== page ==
By: Sky Santiago, Bicentennial Intern, Master of Liberal Studies, South Bend
Sometimes as a creative person you have secret longings that you do not know how you will fulfill. I had never mentioned it to anyone, but I have been feeling a strange pull when walking past the sign in the library that reads ARCHIVES.
I had wanted to do some kind of creative work with this collection, but never knew what this project might be or how it might come to fruition. This is an experience only another artist may understand: a sign that is a sign of things to come.
Finally in February I was asked to create a pictorial history book for the jubilee celebration at IU South Bend, with a chance to dive into the archival images collection. Without hesitation, I agreed.
My short backstory is I had attended “IUSB” (later to officially come to be known as IU South Bend) in the late 1980s as an undergrad and never finished my degree. I returned in 2011, and took up a new degree in Integrated New Media Studies, and graduated in 2015. I am in now in the Master of Liberal Studies degree program, so I have several decades of experience at IU South Bend where I witnessed some of the evolutions of this campus.
To start the bicentennial internship and pictorial history book project, I met with Dr. Joe Chaney from Wolfson Press and Director of the Master of Liberal Studies degree program, and Alison Stankrauff, who is the Archivist at the Schurz Library, who gave me plenty of good mentorship and guidance to begin.
They suggested I read a book, A Campus Becoming, and to interview Dr. Patrick Furlong, who co-authored it. He is a local historian and emeritus professor of history from IU South Bend.
First, I did my homework. I read the book and created a timeline from it combined with a timeline I found online that Alison and Dr. Furlong had created. I also met with my fellow bicentennial interns to see what projects they were working on as well.
Alison and Dr. Chaney suggested some other titles that might assist me with design and compilation, and I checked them out of the library.
Those were From Generation to Generation: The Michiana Jewish Community (2014), which was published by Wolfson, The Lincoln Highway Across Indiana (2009), Along the Chicago South Shore and South Bend Rail Line (2012), and German Settlers of South Bend (2003).
All three of the last titles are Arcadia Publishing titles, which initially we thought we might use as models for our book, as we had planned the jubilee book to have black and white images in the interior. Also, the Arcadia books are small format—6.5” x 9.5” and we had thought to make the book a similar size.
My next step was to get into the actual archives and see what the contents were, how they were organized, how many photographs there were, and review their quality. I first examined our H:/drive to see what images we had, and what dpi resolution they were.
Then I went to the actual physical photograph archives which were still in boxes. I began by just snapping photos of photos with my cell phone, not wanting to take too much time with scanning. This was going to be my initial survey of the material, so I could gain some ideas.
Next I met with Dr. Furlong who made several suggestions to take into consideration. I could tell he was very experienced in historical images and historical writing.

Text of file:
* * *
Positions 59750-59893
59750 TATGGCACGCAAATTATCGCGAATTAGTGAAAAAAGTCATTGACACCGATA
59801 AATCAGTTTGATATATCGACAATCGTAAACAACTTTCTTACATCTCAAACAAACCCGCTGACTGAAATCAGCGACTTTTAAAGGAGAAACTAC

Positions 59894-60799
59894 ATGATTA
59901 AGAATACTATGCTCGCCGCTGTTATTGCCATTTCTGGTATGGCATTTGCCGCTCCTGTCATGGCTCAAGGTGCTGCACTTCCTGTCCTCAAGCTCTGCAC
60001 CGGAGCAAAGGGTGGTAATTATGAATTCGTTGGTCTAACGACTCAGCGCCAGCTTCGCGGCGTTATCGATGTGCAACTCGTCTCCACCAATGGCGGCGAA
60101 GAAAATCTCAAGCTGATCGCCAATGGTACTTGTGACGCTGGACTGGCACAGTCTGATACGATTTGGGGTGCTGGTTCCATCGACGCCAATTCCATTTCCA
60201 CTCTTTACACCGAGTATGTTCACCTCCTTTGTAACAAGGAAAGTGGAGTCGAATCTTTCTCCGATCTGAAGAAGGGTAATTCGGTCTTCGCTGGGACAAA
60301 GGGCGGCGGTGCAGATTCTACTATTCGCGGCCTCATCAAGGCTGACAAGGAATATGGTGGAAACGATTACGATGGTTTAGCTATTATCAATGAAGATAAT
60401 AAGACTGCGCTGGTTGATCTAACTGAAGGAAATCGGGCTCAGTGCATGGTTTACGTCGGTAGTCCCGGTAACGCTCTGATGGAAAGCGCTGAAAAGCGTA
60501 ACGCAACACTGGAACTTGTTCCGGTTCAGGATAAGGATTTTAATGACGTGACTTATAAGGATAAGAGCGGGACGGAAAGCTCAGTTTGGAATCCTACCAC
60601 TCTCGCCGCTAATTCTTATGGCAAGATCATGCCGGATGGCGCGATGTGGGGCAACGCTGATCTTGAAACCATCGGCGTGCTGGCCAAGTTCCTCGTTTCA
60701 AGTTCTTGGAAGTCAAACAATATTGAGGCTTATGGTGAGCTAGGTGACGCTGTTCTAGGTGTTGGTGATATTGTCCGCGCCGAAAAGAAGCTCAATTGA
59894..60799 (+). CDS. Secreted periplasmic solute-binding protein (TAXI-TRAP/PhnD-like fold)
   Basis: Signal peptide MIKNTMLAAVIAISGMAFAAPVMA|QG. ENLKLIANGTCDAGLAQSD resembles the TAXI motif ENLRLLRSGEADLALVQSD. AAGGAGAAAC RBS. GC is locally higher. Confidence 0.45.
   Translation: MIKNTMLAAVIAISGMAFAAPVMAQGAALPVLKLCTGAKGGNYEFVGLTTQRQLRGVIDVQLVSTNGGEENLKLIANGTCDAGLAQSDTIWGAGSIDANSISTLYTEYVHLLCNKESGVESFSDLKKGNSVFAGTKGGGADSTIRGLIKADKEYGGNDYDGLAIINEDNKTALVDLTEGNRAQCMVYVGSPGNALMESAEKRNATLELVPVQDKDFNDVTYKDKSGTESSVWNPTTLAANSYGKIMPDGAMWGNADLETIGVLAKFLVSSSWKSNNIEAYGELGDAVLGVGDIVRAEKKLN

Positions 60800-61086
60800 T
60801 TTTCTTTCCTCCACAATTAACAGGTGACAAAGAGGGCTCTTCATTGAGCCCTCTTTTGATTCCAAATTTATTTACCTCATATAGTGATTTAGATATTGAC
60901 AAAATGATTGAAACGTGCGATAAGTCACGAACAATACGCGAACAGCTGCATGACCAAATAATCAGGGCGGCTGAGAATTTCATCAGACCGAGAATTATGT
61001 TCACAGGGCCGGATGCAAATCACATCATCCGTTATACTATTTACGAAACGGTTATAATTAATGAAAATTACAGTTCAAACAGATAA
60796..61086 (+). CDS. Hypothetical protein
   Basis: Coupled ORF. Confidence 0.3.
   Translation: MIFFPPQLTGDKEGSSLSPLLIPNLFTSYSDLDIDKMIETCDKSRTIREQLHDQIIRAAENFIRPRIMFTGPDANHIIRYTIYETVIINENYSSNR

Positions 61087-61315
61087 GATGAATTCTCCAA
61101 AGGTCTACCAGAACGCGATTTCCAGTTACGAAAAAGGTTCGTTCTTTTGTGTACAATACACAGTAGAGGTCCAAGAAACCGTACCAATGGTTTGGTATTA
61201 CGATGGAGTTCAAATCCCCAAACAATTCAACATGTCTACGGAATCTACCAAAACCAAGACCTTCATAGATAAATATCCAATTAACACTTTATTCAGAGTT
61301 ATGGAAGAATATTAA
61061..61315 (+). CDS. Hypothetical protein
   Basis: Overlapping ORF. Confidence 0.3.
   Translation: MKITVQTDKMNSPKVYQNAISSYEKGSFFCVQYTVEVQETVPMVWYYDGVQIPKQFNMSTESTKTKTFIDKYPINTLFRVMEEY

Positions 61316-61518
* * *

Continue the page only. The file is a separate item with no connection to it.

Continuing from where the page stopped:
He almost seemed to be psychic with my thoughts and process. As we sat and chatted, he said to try to avoid the tendency to choose a lot of group shots. He indicated one has a tendency to try to be considerate in including as many people as possible, but it becomes visually boring to the person looking at the book.
He also thought the book dimensions could or should be bigger for a visual book of primarily photographs. We also discussed color, which I had previously considered on my own, but knew the cost was going to be more than we initially anticipated.
Color would allow us to show how our campus has evolved to its contemporary state. Since we are wondering how to cover these costs, we have a meeting scheduled with IU Press in Bloomington next week for consultation on this matter.
I had begun scanning images at 300 dpi, but after some further investigation discovered I did not scan them at high enough resolution, so I will have to start over. It is best to start with almost as high of resolution as possible from the scanner and then resample using Photoshop and InDesign.
I was advised to scan at 1200 dpi, full color RGB, although the scanner does scan at 2400 dpi. Also several images have grease, stains, dust and scratches, so they will have to be retouched.
The most challenging part at this time is defining parameters. Will the book be larger format or smaller? Will it be color or black and white? Will we have funds to develop the book further?
Today I checked out a few more campus-specific books, as suggested by Dr. Furlong, and found by Alison Stankrauff, which I will review: Coming of Age: 50 Years of Higher Education in Kokomo, 1945-1995: Indiana University Kokomo in Photos and Memories, Indiana University: Portraits of the Bloomington Campus and The University of Notre Dame, A Portrait of Its History and Campus.
Ferries, Linda et al. Coming of Age: 50 Years of Higher Education in Kokomo, 1945-1995: Indiana University Kokomo in Photos and Memories. Indiana University, 1997.
Furlong, Patrick Joseph and Tom R. Vander Ven. A Campus Becoming: Lester M. Wolfson and Indiana University South Bend 1964-1987. South Bend: Wolfson Press, 2010.
Indiana University: Portraits of the Bloomington Campus, Bloomington: Indiana University Press, 2014.
Schlereth, Thomas J. The University of Notre Dame, A Portrait of Its History and Campus. South Bend: The University of Notre Dame, 1991.